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Studio has designs on Kingdom

PROMINENT French 3-D graphics school Objectif 3D will open a branch in Phnom Penh next year in a bid to gain a financial competitive edge, with an eye to eventually attract animation outsourcing to Cambodia, Director David Fieloux said late Wednesday.

“Studios in France need to reduce salaries, costs, but the professional companies want trained students able to create animation at the same quality,” he said. “Our school in Cambodia will train students with the same quality as in France, but with less cost.”

Fieloux, and the school’s educational director Francois Belenguer, made the announcement at a meeting of the Information and Computer Technology Business Club of Cambodia (ICTBC), a group founded six months ago with the eventual aim of forming an association to speak for hi-tech players operating domestically.

The school is intended to be a trend setter, using its reputation and international level of education to attract outsourcing projects and possibly even full-fledged branches of design companies to Southeast Asia to take advantage of its highly trained graduates, Fieloux said.

Expenditures at its main school in Montpellier, France, had been driven up recently by the cost of its location – especially taxes – he said, anticipating that the only major expenses at “Objectif 3D ASEAN” would be purchasing computers and hiring staff members.

The second step is to start creating 3-D animation in Cambodia.

Objectif’s European school has trained many top designers in the industry. Its graduates’ work features in films such as Shrek the Third and Batman Begins, and video games King Kong and Prince of Persia 3.
Pointing to past success in pulling big-name 3-D graphics firms to follow its school, within two years of opening the Montpellier school, prominent video game company Ubisoft Entertainment established a branch in the city to mine the talents offered by Objectif 3D’s alumni, according to Fieloux.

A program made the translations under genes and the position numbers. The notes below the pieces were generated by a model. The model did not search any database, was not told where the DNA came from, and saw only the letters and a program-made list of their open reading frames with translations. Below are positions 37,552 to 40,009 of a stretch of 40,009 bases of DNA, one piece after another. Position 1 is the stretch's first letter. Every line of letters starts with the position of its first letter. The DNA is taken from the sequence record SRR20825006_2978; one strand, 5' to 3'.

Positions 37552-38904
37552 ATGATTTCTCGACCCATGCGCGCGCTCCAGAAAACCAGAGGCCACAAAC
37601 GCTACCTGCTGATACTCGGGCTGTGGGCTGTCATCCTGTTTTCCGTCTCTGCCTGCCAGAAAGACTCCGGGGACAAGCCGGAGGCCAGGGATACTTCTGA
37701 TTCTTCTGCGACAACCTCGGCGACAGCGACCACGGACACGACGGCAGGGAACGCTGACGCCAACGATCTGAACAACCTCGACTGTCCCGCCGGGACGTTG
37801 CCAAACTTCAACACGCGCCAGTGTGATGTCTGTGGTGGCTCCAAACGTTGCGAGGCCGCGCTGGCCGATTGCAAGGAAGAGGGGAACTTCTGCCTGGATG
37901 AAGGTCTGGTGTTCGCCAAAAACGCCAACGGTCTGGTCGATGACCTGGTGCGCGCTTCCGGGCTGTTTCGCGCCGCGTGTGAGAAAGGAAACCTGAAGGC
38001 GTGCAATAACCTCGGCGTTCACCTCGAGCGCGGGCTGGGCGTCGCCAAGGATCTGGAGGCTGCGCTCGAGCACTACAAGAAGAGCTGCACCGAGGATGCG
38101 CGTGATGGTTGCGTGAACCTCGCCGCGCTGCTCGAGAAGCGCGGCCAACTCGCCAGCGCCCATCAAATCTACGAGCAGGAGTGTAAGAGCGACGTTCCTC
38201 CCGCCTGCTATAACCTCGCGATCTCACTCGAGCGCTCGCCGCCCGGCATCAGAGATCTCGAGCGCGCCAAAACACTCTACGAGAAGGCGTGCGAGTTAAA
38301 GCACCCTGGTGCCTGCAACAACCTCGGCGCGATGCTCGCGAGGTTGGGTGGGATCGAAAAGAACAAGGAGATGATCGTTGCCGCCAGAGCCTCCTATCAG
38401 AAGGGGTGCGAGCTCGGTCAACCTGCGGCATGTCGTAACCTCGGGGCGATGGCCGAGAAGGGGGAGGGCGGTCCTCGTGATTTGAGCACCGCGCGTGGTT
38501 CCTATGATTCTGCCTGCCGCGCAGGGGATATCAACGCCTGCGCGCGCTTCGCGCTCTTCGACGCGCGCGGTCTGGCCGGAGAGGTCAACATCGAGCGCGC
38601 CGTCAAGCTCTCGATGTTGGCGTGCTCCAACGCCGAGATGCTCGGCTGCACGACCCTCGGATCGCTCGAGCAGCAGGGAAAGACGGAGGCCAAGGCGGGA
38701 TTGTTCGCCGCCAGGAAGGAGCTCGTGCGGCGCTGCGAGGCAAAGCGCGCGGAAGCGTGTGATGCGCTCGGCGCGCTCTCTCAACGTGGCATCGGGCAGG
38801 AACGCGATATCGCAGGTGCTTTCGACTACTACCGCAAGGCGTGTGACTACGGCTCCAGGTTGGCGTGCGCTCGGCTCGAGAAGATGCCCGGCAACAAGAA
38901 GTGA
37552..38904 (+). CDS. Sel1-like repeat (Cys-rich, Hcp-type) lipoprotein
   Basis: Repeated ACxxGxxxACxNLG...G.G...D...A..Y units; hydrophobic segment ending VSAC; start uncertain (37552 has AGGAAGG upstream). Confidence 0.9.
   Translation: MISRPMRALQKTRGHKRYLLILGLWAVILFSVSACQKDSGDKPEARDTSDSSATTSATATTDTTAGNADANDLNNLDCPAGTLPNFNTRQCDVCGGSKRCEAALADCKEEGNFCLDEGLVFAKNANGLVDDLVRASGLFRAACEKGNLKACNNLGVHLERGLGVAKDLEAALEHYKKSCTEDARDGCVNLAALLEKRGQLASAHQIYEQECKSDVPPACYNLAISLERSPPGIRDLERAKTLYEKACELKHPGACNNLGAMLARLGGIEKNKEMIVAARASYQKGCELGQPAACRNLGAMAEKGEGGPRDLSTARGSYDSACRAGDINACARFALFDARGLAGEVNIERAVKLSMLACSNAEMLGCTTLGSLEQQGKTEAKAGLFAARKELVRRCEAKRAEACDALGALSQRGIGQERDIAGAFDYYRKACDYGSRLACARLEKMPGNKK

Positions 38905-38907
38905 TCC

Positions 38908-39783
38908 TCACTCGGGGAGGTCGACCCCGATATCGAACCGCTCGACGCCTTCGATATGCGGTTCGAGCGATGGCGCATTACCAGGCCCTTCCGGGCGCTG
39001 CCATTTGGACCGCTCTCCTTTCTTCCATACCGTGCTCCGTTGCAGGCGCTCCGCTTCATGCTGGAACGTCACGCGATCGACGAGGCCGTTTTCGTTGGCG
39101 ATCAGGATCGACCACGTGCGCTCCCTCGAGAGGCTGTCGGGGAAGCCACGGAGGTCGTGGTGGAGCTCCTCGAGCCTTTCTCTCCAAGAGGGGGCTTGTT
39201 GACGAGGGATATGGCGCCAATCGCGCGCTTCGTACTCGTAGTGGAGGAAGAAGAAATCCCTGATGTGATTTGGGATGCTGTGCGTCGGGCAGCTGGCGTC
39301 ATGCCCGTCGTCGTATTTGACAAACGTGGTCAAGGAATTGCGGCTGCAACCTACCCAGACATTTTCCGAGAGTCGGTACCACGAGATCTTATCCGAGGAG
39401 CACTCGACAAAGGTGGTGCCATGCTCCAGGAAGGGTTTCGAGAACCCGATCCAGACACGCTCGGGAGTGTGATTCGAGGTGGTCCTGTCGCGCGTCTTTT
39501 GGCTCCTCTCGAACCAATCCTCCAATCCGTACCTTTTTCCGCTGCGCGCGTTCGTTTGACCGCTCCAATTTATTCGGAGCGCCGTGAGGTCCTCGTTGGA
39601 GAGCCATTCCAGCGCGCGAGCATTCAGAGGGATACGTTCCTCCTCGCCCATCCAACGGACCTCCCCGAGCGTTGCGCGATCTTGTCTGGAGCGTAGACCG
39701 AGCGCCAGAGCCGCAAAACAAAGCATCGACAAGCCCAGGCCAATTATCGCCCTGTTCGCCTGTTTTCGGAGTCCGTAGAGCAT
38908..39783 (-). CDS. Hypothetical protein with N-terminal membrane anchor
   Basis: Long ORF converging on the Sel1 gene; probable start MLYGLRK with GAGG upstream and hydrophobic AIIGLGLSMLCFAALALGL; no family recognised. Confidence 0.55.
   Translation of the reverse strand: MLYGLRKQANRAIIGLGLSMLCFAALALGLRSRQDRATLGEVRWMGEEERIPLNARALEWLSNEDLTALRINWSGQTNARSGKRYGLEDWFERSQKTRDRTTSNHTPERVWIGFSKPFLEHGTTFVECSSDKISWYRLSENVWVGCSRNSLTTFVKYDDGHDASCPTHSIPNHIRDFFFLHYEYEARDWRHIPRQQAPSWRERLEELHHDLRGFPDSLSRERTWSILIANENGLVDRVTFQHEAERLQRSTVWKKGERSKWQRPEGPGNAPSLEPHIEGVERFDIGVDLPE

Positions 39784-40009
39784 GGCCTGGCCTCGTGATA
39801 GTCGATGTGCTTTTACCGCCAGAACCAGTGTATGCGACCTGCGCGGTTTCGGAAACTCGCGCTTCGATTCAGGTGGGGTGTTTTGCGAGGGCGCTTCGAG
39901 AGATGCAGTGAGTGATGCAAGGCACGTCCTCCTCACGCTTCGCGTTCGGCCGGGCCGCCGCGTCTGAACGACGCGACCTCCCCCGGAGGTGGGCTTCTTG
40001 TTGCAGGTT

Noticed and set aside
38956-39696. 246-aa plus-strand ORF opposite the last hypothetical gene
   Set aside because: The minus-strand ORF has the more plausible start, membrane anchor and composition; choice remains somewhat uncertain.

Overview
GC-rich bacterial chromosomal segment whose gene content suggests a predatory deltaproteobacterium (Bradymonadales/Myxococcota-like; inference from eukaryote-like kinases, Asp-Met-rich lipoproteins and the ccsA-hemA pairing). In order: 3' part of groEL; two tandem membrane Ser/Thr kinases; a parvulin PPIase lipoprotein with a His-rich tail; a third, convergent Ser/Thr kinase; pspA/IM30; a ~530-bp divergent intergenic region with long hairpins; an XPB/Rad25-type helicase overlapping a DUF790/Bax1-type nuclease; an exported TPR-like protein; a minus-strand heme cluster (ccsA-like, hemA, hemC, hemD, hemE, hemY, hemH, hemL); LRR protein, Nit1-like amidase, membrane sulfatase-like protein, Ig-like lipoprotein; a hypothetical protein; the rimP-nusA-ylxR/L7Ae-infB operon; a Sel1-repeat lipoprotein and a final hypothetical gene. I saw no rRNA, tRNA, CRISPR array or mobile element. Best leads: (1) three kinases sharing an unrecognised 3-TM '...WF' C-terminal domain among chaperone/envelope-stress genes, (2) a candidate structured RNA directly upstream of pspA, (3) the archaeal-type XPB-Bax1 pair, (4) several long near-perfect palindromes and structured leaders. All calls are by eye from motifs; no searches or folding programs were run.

“The first step is to open the school, and the second step is to start creating 3-D animation in Cambodia,” he said.

“We intend to accommodate 20 to 30 students here,” he said, and downplayed any possible difficulty in attracting the best in international talent to relocate to Phnom Penh.

According to an informal poll of its French students, Fieloux says, roughly 50 percent would move to Cambodia to complete the two years of training, given a proposed reduction in tuition fees from US$9,054 to $4,527 per annum.

The school is also looking to include a number of local students, although he admitted that costs might prove a barrier to locals unless an NGO funder could be found.

Lack of computer know-how among prospective domestic students was not necessarily an impediment to attending, he added. “Talent in graphics is the main ingredient to success. Software is just a tool.”

The teaching programme will be in a mix of English and French initially, but if after two years a Khmer-speaking student achieves the level of skill required to become a teacher, classes will be offered in that language as well.

One ICTBC concern is the lack of intellectual property rights enforcement locally, but Fieloux said that because the end product of graduates’ efforts would be exported for assembly abroad, losses from piracy in a domestic 3-D animation industry would be minimal.

Roland Chan, director of marketing at Business Software Alliance (BSA) Asia, said last week that further growth in the Cambodian IT sector required pursuing enforcement of established antipiracy laws.

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